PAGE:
“So much of what we discovered about these women was that there were a lot of relationship networks in the department that kept their work alive,” said Lea, a senior at the University of Virginia. “It was often women acknowledging each other in their footnotes, or having these informal networks of expertise that really helped get their work noticed.”

The museum’s Director Kirk Johnson and Associate Director for Advancement Virginia Kromm look at an internal display showcasing some of the women who worked in the Bureau of American Ethnology. Randall Kremer, NMNH

Despite being a straightforward mission, it was no small feat to bring the work of women in the department to light. While a given paper may have a male curator’s or chair’s name on the front, Emmelhainz and her team found that the acknowledgments section often included the names of women and detailed descriptions of their valuable contributions. Processing and digitizing these documents gets women’s names into the archival record, where they can be used to create finding aids and can be properly credited.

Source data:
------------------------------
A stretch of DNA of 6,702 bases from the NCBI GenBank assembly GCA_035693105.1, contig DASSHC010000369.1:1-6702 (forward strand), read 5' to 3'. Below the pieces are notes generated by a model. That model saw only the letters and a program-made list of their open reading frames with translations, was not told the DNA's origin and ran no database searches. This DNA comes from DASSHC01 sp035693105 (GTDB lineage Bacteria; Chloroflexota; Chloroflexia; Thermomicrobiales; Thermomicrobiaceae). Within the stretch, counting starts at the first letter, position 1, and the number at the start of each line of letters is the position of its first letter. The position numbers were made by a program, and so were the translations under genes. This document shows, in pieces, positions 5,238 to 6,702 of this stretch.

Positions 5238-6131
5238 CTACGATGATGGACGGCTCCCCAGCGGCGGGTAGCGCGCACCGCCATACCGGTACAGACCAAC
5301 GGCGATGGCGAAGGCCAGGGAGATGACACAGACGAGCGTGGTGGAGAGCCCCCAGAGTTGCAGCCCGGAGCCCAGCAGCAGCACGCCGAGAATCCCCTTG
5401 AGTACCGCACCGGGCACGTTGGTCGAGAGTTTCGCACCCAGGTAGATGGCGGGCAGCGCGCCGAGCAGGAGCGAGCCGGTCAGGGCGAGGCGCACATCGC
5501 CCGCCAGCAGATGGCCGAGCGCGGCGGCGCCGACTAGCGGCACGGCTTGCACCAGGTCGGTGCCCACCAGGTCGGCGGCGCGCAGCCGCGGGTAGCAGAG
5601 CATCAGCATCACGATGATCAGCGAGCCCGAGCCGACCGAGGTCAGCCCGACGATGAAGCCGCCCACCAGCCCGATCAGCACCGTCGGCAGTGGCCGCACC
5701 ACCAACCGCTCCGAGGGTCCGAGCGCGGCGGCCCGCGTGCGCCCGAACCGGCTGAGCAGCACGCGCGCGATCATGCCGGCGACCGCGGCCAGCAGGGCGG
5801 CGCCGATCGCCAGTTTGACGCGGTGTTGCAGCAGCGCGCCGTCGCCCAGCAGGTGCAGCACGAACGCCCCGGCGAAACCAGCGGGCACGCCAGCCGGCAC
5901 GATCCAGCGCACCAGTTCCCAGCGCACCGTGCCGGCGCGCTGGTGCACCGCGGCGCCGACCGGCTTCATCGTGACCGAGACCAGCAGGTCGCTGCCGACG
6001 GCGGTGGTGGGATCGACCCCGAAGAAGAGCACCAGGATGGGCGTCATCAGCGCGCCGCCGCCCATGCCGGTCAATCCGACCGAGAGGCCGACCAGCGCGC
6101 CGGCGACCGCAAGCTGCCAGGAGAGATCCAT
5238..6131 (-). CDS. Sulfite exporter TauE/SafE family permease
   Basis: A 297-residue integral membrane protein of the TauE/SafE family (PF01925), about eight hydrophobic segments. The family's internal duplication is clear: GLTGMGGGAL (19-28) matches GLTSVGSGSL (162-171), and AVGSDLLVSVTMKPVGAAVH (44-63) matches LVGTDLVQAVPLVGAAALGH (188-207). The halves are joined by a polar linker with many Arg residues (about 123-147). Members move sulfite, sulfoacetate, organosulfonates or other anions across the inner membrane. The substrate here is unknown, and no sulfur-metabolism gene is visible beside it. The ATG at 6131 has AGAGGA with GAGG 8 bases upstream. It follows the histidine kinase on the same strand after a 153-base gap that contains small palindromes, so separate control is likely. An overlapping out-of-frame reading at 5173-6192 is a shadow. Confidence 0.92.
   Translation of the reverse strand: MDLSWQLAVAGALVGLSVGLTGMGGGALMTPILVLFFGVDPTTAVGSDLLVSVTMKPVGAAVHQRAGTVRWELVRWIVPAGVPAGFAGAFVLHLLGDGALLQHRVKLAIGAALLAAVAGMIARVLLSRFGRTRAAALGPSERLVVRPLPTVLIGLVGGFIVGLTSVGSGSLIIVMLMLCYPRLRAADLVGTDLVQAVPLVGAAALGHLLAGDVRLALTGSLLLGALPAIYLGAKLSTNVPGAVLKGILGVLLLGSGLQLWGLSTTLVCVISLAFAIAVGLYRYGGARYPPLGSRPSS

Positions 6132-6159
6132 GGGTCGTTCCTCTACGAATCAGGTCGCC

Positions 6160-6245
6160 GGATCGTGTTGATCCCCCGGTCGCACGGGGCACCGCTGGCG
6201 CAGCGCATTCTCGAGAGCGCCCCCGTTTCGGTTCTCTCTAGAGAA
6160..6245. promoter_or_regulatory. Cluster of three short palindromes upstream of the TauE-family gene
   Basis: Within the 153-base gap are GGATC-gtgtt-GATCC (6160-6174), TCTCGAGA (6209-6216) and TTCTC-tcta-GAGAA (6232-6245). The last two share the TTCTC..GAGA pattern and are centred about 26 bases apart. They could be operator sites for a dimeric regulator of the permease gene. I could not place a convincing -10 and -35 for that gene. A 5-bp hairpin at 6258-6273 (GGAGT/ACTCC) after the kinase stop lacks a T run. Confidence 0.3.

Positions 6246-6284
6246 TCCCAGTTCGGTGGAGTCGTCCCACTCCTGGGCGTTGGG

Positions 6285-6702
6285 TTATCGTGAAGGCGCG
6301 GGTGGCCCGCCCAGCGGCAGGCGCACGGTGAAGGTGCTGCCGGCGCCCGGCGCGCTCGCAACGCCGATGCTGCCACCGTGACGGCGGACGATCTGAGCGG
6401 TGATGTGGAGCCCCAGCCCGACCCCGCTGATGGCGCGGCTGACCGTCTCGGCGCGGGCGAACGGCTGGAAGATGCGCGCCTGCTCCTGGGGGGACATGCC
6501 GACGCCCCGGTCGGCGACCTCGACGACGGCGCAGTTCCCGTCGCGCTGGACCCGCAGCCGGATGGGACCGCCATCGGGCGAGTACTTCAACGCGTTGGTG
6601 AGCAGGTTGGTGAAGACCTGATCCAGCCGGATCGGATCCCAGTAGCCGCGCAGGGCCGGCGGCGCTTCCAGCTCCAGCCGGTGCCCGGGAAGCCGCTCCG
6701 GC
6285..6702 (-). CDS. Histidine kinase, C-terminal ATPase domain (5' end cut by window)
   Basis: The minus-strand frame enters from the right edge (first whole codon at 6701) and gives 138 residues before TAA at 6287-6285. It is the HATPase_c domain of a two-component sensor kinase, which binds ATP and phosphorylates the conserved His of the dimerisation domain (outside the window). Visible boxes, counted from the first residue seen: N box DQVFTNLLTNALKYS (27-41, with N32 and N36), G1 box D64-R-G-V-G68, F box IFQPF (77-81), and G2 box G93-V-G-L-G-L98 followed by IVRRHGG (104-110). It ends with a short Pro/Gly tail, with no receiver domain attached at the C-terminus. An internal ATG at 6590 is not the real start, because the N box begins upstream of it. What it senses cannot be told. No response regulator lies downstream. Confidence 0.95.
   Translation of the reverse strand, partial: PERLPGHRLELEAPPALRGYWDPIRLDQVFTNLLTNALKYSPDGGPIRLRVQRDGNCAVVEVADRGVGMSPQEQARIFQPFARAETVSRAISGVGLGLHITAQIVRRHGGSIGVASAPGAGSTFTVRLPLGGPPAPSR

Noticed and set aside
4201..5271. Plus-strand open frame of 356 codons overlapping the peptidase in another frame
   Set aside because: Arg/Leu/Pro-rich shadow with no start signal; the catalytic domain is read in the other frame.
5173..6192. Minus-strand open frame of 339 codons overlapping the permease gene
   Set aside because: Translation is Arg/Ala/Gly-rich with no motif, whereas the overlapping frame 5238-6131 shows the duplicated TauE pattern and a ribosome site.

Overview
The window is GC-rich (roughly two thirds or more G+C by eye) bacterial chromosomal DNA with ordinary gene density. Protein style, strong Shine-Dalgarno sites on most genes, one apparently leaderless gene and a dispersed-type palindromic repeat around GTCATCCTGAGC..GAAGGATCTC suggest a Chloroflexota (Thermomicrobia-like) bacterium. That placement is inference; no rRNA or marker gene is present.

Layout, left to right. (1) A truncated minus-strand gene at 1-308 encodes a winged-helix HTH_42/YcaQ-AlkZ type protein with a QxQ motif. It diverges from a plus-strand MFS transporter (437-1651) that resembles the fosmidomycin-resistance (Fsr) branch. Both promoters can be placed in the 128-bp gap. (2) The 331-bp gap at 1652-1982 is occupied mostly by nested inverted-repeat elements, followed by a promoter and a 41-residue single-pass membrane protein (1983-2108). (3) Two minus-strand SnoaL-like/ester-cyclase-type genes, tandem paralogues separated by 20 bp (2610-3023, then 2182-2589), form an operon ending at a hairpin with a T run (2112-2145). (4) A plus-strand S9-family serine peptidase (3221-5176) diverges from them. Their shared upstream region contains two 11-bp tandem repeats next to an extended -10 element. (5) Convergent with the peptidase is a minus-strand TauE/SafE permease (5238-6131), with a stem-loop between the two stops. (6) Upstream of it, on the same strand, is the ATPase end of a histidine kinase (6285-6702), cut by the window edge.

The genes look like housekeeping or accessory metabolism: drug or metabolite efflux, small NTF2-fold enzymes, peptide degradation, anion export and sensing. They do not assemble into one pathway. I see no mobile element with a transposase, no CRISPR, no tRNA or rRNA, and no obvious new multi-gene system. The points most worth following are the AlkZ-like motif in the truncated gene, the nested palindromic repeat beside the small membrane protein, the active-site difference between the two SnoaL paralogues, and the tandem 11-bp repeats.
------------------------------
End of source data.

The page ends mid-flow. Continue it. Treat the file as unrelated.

While identifying the hidden research contributions of women in the department was an important part of the project, the team also made sure to extend the same care and attention to women who worked in other roles, like archivists and librarians. Their efforts to keep the day-to-day operations of the department running smoothly ensured anthropologists could do their work.

“It’s really important to us to balance the stories of women in the archive and also the women who maintained and performed the labor over the years in the archives in order to conserve the history of this work,” said Ollie, a junior at Butler University.

Interns Mary Margaret Lea (left) and Leah Ollie (right) at the Smithsonian Institution Archives. Celia Emmelhainz, NMNH

During the project, the team came across several individuals who stood out. Many women who were initially classified as aides, assistants or volunteers were eventually advanced to the level of librarians and archivists, such as Mae W. Tucker, who worked for the BAE from 1925 to 1952. The team uncovered a 1947 letter she wrote pushing to be reclassified as an archivist from a clerk based on her work in the archive. After archaeologist Frank H. Roberts also pushed for her reclassification in 1948, Tucker was given a promotion to archivist and a pay increase in 1949, more than a decade after she took over leadership duties in the archive in 1937.

A 1947 letter sent by Mae W. Tucker to Anthropologist Matthew W. Stirling, who served as the chief of the BAE for thirty years. Smithsonian Institution